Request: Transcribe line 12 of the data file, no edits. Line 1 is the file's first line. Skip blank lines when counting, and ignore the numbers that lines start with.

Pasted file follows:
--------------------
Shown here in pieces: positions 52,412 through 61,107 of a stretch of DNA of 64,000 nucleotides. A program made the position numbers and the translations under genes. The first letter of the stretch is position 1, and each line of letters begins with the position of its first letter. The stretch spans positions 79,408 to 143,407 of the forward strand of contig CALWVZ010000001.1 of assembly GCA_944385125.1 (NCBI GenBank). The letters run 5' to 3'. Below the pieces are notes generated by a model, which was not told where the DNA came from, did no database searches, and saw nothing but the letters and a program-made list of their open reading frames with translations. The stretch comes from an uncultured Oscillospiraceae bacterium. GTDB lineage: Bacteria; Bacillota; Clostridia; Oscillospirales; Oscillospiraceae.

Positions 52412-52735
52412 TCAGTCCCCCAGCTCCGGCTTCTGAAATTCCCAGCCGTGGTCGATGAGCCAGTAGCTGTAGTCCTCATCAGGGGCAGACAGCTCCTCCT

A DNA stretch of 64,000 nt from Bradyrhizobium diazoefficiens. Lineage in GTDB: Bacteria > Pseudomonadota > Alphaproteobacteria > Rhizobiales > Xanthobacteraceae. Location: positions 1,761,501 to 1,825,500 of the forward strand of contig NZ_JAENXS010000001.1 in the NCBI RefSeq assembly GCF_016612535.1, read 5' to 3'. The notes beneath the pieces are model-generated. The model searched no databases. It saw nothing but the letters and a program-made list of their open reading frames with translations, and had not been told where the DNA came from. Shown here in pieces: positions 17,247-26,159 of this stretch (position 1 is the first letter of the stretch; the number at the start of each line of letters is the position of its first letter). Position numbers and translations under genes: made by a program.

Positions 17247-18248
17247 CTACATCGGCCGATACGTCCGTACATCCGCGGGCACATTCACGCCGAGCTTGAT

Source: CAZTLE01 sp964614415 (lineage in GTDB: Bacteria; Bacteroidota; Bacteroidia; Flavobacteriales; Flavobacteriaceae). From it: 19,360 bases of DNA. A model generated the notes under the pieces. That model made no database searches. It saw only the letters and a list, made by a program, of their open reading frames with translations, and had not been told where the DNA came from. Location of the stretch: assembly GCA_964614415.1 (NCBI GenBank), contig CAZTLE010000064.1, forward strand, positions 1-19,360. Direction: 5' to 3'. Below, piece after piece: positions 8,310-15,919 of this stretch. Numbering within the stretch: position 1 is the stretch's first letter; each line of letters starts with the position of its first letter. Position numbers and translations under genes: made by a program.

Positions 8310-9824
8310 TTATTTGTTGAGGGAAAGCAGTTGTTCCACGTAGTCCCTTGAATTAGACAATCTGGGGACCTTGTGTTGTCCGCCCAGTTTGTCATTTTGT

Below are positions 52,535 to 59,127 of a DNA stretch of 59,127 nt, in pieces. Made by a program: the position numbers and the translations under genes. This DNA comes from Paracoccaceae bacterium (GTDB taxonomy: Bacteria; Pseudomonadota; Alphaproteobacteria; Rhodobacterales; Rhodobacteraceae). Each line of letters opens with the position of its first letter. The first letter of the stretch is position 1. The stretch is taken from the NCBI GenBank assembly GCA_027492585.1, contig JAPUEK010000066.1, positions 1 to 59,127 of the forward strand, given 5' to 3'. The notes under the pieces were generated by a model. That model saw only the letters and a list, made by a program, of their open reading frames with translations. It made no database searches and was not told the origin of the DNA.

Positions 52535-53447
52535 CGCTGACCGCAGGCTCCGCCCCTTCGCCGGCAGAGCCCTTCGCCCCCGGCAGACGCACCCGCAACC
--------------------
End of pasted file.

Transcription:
52535 CGCTGACCGCAGGCTCCGCCCCTTCGCCGGCAGAGCCCTTCGCCCCCGGCAGACGCACCCGCAACC